Laser welding provides robot-like consistency with speeds ranging from 50” to 80” per minute. The laser beam provides the concentrated heat source to melt the materials together. However, the gap between the parts cannot exceed .005”.
There are two laser weld types: cosmetic (or conduction) and keyhole. For the cosmetic weld, the laser is ‘defocused’ to allow for a very smooth, wide weld. With keyhole weld (for thicker steel) the laser burns through the first layer of the material into the second. As the molten material cools, it creates a solid weld joint.
In addition to speed, laser welding benefits include thin, small weld seams and low thermal distortion. Unlike TIG or MIG welding, no filler wire is required, so there is very little build-up of weld material. This also means that much smaller parts can be welded.
Types of metals you can weld
As we mentioned earlier, welding is appropriate for many different materials. The most common in sheet metal fabrication are mild steel, stainless steel, aluminium & copper.
Carbon steels (coated and uncoated)
MIG welding is preferred over TIG welding for carbon steel because of speed. However, MIG is the better choice where joining parts don’t fit together closely, such as an outside corner weld.
Both cosmetic and keyhole laser welding is ideal for carbon steel using both short and long wavelength machines. The build-up of material is minimal in laser welding. This is so steel parts can go straight to the paint line and minimal cleaning is required post-weld.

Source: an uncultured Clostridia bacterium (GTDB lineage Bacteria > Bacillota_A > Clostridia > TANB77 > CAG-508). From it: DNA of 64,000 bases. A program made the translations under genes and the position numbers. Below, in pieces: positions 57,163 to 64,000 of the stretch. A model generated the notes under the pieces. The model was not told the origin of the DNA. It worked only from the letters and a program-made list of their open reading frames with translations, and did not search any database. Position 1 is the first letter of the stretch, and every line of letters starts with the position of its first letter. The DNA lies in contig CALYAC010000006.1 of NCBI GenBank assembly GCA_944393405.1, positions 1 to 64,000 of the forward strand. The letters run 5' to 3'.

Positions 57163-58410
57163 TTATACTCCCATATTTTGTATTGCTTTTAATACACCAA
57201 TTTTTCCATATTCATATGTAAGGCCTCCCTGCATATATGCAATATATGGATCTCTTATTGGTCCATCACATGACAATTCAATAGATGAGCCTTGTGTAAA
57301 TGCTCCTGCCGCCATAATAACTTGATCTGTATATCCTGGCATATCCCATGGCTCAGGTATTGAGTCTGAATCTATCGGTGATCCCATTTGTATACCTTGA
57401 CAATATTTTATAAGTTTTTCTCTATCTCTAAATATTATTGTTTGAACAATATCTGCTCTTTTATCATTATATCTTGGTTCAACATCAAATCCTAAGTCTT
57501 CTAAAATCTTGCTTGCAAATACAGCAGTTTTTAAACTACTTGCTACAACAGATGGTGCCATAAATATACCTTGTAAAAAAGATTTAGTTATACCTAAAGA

Coated steels (galvanized, galvannealed), however, present a challenge to laser welding, particularly keyhole. The different melting points of the coating and substrate material result in an incomplete weld. As the coating turns to gas, ‘spatter’ is generated which disturbs the weld puddle.
Stainless steel sheet metal
Pulse MIG welding is used for stainless steel to reduce spatter. With pulse MIG welding, there is no contact between the electrode and the pool. The electrical current pulses high to low, producing drops of molten metal from the electrode.
Naturally, where a clean ‘cosmetic’ appearance is important, TIG is the preferred choice for welding stainless steel. Both heat input and speed need to be controlled. This is because this metal is susceptible to warpage (the ‘heat-affected’ zone) from uneven heating. With TIG, there is rarely any need for post-weld clean-up. This is unless there’s a particular texture to be matched, such as brushing.